Factors That Influence Cattle Colonization with E. Coli O157:h7
E. coli O157:H7 (O157) is an important zoonotic pathogen estimated to cause more than 70,000 cases of human infection annually in the United States. The disease is characterized by bloody diarrhea and in 5 to 10% of the patients, a severe life-threatening sequel, the hemolytic uremic syndrome, results. The most important reservoir for O157 is healthy cattle, which carry O157 transiently and sporadically in their gastrointestinal tract. We do not understand how cattle become colonized with O157 or how they spontaneously clear the bacteria. It is well established however, that the prevalence of O157 carriage among cattle is greater in the summer than in the winter. O157 is transmitted to humans by ingestion of contaminated foodstuffs or water or by direct contact with cattle. Because healthy cattle are the source of human infection, practices that
reduce or eliminate O157 from cattle will significantly reduce illness in people. Such practices have not been established. In fact, just reducing the level of O157 carriage to the winter levels would have a significant positive effect. This proposal outlines experiments that will add to our basic understanding of the relationship between cattle and O157 and includes three objectives. First we will continue our ongoing work to analyze specific bacterial genes that contribute to the microbes' ability to efficiently colonize cattle by analyzing the effects of removing specific traits of O157. Second, we will use the power of DNA sequencing and genetic analysis to compare other, non-O157 E. coli (previously isolated and characterized in our laboratory) that also efficiently colonize the same unique bovine GI tract niche as O157. These comparisons may identify previously overlooked bacterial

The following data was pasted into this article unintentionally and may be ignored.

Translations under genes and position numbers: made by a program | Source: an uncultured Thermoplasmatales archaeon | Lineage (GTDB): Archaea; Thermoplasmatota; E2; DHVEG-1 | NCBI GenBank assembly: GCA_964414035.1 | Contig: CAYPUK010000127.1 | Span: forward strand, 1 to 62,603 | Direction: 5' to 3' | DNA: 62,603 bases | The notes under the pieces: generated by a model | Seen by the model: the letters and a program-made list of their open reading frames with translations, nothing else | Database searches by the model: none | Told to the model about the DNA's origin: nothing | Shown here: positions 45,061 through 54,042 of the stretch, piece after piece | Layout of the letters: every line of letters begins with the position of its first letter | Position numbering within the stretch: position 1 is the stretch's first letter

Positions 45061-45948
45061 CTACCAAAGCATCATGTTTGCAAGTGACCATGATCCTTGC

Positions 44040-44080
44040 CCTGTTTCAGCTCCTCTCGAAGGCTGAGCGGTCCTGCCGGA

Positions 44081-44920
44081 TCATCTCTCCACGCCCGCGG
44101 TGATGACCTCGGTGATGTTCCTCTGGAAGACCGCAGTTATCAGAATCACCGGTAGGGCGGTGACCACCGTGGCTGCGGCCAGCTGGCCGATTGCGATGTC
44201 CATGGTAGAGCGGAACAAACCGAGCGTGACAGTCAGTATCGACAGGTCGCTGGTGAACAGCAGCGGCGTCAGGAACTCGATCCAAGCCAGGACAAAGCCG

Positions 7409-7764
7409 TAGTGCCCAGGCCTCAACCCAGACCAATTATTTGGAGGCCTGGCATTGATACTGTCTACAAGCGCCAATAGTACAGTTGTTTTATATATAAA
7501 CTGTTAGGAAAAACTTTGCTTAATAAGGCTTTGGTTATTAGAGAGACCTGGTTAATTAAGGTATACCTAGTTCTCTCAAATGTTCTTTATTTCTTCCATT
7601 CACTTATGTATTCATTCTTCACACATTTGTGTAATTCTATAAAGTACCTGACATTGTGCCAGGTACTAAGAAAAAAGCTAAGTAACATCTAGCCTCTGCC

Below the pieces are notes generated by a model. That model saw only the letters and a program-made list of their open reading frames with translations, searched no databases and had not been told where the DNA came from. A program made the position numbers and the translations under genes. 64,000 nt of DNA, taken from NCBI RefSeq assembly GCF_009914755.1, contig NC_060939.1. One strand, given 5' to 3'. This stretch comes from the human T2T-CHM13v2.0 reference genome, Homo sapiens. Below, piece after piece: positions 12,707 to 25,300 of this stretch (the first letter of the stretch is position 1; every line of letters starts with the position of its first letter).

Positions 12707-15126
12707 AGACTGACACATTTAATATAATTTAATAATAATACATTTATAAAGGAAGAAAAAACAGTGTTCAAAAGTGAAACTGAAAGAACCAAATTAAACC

traits that allow O157 to persist in cattle. Third, we will determine if seasonal variation in O157 carriage is due to intrinsic or extrinsic factors. This information will begin to solve the puzzle of seasonal variation in O157 carriage. The ultimate goal of this basic research is to contribute to our knowledge and to the development of science-based effective interventions to reduce or eliminate O157 from cattle. In turn, this will positively impact food safety and human health.